Study results confirm BMI is a direct cause of Type 2 diabetes and high blood pressure

March 4, 2014 by Katie Delach, University of Pennsylvania School of Medicine
BMI thresholds predict metabolic syndrome in teens

(Medical Xpress)—Using new genetic evidence, an international team of scientists led by experts at the Perelman School of Medicine at the University of Pennsylvania and Children's Hospital of Philadelphia has found that an increased body mass index (BMI) raised the risk for both type 2 diabetes and higher blood pressure. The results add to mounting evidence about the risks of obesity and are of major importance for the obesity pandemic that is affecting the United States – where two-thirds of adults are overweight or obese – and other countries.

According to the findings, published online in The American Journal of Human Genetics, for every 1 kg/m2 increase in BMI – equivalent to a 196-pound, 40-year old man of average height gaining seven pounds – the risk of developing increases by 27 percent. The same rise in BMI also increases blood pressure by 0.7 mmHg.

"Our findings provide solid genetic support indicating that a higher causes a raised risk of type 2 diabetes and ," said the study's lead author, Michael V. Holmes, MD, PhD, research assistant professor of Surgery in the division of Transplant at Penn Medicine.

In the new study, the research team used a recently developed statistical tool called Mendelian randomization (MR), which helps researchers identify genes responsible for particular diseases or conditions (such as obesity), independent of potentially confounding factors such as differences in behavior and lifestyle, which can lead to false-positive associations. In this case, the use of MR virtually rules out the possibility that both a high BMI and type 2 diabetes are caused by a third, unidentified factor.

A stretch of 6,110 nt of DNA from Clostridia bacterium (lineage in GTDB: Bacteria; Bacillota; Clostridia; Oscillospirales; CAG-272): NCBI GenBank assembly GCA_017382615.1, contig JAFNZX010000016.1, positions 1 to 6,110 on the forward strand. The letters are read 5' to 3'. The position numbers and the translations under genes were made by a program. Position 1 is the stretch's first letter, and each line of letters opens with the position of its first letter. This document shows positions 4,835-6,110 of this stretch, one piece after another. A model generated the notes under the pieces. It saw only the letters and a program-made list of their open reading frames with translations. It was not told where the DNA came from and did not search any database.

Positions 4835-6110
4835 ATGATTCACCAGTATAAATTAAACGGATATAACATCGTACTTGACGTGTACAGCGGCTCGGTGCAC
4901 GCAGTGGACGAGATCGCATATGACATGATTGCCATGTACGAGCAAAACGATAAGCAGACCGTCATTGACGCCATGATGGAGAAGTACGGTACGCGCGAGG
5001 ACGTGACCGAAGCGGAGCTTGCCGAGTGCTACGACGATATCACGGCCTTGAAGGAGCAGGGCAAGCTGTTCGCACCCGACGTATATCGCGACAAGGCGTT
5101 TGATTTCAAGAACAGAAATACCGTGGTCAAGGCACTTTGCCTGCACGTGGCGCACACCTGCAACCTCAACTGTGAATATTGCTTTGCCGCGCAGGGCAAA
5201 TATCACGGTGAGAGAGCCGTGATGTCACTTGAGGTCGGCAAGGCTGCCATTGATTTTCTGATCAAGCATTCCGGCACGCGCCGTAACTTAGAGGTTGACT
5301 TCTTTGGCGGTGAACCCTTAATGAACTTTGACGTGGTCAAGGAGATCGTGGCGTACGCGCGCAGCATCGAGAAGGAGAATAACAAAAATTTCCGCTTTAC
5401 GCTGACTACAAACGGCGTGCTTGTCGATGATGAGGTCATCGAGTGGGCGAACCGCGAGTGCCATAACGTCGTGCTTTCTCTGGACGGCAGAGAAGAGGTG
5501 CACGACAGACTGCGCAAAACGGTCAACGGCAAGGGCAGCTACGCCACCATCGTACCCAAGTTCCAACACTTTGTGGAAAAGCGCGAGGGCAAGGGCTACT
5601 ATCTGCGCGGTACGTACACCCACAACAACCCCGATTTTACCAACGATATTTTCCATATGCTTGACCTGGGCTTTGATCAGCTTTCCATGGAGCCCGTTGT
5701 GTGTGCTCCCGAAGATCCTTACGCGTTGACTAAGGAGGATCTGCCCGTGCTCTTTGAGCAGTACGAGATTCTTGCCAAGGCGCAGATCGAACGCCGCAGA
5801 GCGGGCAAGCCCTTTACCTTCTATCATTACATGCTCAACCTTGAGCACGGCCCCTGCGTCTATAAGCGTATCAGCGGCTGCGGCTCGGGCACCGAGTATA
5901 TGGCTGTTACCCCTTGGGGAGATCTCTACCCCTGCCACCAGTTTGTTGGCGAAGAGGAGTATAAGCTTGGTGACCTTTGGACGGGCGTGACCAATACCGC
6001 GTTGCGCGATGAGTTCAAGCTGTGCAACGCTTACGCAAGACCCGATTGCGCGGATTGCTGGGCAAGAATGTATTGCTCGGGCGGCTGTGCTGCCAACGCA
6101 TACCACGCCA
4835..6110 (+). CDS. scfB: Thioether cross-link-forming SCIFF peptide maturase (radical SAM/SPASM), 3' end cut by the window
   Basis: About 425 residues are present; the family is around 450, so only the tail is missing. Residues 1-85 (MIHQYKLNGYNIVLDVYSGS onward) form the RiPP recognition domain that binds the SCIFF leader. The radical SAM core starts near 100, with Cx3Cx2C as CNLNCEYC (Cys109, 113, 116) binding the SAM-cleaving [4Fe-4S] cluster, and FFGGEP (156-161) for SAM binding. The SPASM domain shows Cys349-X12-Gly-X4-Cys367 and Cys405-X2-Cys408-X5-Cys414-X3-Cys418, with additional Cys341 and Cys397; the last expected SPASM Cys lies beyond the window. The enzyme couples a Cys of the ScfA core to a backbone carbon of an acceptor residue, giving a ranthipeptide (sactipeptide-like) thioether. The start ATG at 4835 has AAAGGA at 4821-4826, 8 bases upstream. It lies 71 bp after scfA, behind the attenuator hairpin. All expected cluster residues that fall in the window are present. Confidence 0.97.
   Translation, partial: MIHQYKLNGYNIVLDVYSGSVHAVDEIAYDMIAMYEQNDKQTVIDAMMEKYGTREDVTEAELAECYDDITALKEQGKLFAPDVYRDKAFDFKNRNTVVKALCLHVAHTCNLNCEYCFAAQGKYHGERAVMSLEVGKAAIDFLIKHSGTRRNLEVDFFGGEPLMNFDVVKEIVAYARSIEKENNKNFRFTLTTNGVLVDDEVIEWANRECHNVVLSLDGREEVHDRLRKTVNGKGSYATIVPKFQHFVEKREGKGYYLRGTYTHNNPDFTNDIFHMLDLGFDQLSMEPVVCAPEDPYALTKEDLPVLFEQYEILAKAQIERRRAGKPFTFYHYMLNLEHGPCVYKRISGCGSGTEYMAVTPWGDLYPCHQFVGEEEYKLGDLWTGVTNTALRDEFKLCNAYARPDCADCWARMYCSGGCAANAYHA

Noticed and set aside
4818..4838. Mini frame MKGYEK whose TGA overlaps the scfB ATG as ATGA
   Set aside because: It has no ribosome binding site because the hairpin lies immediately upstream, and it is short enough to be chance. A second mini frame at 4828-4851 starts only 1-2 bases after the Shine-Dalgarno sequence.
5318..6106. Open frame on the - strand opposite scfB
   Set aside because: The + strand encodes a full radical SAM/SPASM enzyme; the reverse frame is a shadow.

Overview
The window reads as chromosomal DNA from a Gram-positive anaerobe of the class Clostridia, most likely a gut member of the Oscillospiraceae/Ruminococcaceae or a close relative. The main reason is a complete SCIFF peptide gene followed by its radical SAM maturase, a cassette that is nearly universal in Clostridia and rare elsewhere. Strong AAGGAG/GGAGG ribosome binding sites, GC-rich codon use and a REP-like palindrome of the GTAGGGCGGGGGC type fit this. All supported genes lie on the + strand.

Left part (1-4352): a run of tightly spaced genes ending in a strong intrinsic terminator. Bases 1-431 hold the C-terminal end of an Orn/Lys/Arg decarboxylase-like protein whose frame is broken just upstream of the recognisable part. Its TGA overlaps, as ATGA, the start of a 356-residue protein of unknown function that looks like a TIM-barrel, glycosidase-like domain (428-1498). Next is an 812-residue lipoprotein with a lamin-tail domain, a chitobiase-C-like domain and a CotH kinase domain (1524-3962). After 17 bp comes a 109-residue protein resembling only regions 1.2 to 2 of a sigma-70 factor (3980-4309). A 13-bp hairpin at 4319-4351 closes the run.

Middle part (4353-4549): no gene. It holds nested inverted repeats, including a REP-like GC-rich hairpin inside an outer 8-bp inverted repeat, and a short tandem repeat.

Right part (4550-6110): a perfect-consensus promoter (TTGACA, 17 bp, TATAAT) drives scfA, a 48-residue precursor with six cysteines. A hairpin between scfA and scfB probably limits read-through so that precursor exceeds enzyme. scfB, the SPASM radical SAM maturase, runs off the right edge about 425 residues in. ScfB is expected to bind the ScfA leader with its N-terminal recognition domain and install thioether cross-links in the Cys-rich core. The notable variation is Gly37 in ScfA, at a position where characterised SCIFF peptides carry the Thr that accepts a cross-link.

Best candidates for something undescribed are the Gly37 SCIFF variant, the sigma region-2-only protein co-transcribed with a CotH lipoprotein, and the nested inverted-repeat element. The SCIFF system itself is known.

"Whether high BMI raises the risk of adverse outcomes is of critical importance given that BMI is modifiable," said Holmes. "Now that we know high BMI is indeed a direct cause of type 2 diabetes, we can reinforce to patients the importance of maintaining body mass within established benchmarks."

Results of the new study were based on the assessment of the genotypes for over 34,500 patients from previous studies. In addition to the results on diabetes and , Holmes and his colleagues found that an elevated BMI has potentially harmful effects on several blood markers of inflammation. While this could be tied to increased risk for , the researchers suggest it requires further study.

Explore further: Morbidity higher in obese liver transplant recipients with diabetes, survival not impacted

More information: Michael V. Holmes, et al, "Causal Effects of Body Mass Index on Cardiometabolic Traits and Events: A Mendelian Randomization Analysis," The American Journal of Human Genetics, Volume 94, Issue 2, 6 February 2014, Pages 198-208, ISSN 0002-9297, dx.doi.org/10.1016/j.ajhg.2013.12.014.

Related Stories

Morbidity higher in obese liver transplant recipients with diabetes, survival not impacted

January 23, 2014
Researchers from New Zealand report that morbidity following liver transplant is highest among obese patients with diabetes, but these risk factors do not influence post-transplant survival. According to the study published ...

Low BMI is a risk factor for CVD in hypertensive patients with diabetes

September 3, 2013